Baje reservoir gets drier; CMC to ration water

Reservoir has 32 cm lesser water than last year: Minister Madhwaraj

District In-charge Minister Pramod Madhwaraj said the City Municipal Corporation (CMC) will start rationing water following the decline in the water-level in the Baje reservoir.

Speaking to reporters after visiting the Baje reservoir on Thursday, the minister said that the water-level in the reservoir is 32 centimetres lesser than last year’s and the inflow from the Shiroor reservoir too is decreasing.

“Water will be pumped from two pools across the Shiroor reservoir and collected in the Baje reservoir. The water will be accessible for 30 days. The availability of the water can be managed until April-end. In the month of May, however, there will be no water. In order to stock water for all of May, there is a need for water rationing,” explained the minister.

“The water rationing would be stopped if the district receives showers in the month of April. He urged the public to cooperate with CMC. In order to find ways to permanently eliminate water scarcity, the Municipal Council is embarking on elaborate plan under the KUDCEMP scheme. A sum of Rs 102 crore is spent on improving the distribution lines, to set up eight overhead tanks. Besides, measures will also be taken to improve the pumping capacity. If the pumping capacity is doubled, there would be no problem during power shortage,” said Madhwaraj.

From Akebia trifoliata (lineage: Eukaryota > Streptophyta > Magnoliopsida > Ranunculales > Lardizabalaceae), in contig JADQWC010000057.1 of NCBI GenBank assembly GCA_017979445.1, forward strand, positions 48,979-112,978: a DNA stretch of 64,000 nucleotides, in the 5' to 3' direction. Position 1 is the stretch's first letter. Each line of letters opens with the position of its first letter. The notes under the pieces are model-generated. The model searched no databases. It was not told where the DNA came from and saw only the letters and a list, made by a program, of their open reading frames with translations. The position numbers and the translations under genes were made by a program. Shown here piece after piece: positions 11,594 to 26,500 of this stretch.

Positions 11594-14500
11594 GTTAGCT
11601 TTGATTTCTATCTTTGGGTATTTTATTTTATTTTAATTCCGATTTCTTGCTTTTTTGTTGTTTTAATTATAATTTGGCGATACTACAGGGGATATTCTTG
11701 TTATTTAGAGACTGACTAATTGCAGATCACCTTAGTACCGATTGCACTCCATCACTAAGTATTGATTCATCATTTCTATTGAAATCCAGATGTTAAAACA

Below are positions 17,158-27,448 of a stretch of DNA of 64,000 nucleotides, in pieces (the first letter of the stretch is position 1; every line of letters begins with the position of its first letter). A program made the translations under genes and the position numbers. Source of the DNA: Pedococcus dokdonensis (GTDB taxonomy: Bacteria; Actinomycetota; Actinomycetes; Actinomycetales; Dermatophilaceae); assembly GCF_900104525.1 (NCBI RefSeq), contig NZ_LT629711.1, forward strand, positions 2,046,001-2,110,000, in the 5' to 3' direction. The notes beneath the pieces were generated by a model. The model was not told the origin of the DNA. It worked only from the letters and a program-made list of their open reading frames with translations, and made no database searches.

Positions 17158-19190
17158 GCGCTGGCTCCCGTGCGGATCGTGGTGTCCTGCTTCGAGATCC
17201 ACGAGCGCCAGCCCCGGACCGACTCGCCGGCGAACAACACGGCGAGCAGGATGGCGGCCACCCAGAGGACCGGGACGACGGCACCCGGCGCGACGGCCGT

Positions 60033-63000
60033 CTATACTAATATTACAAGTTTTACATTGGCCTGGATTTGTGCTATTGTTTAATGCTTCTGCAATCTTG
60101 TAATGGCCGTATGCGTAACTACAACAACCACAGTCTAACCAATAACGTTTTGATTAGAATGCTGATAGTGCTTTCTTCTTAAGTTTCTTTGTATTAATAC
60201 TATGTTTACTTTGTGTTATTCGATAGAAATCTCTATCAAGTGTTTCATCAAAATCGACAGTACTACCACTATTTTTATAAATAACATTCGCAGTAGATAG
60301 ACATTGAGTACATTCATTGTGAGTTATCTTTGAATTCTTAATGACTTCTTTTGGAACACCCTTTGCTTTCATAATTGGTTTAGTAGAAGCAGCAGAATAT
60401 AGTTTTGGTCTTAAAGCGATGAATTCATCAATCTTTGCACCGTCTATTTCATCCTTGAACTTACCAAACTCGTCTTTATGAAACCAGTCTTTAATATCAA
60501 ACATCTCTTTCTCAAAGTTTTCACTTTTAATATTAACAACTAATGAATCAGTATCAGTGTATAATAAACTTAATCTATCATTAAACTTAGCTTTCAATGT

He added that the water supply would be affected by even an hour of disruption in power supply.

“There is 800 kilometres of distribution line and around 1.5 lakh litres of water is required to fill the distribution pipes. Once the power is switched off, the water in the distribution lines will become empty. Pipes take about 16 hours to get filled and it should be ensured that the pipes do not turn dry,” he instructed and said the MESCOM MD has been instructed to ensure power supply for 24 hours.

Madhwaraj added that after he took charge as the district minister, an alternative express corridor line as the backup power source was drawn from Manipal along with the existing power line from Heeriyadka. Every year, the problem continues. A dam would be built at Shimbhra to overcome water shortage as water would be stored for at least 45 days in the proposed dam. A hydrological survey is required and measures would be taken for the work. The survey is necessary to check the feasibility.

The water rationing would include looking into the possibilities of lessening the burden on the mechanism as well as on the public. The alternative day’s water rationing plans sometimes would be problematic as the empty pipes pose problem and take longer hours to get filled. The high-lying areas would be offered tanker water if need arises.

Madhwaraj said that, as accountability is important, meters are put all over in the drive taken up to avoid the misuse of water.

Also, 550 faulty meters are replaced. He added that a water source has been identified at Yerlapady and it would prove immensely helpful, if the water is available at Yerlapady.

“Desilting is the most complicated work as the available water would be contaminated and it would be impossible to utilise the water especially during the crisis period. Drinking water is the priority as per the irrigation policy,” he said when asked about releasing water for farmers in the area.

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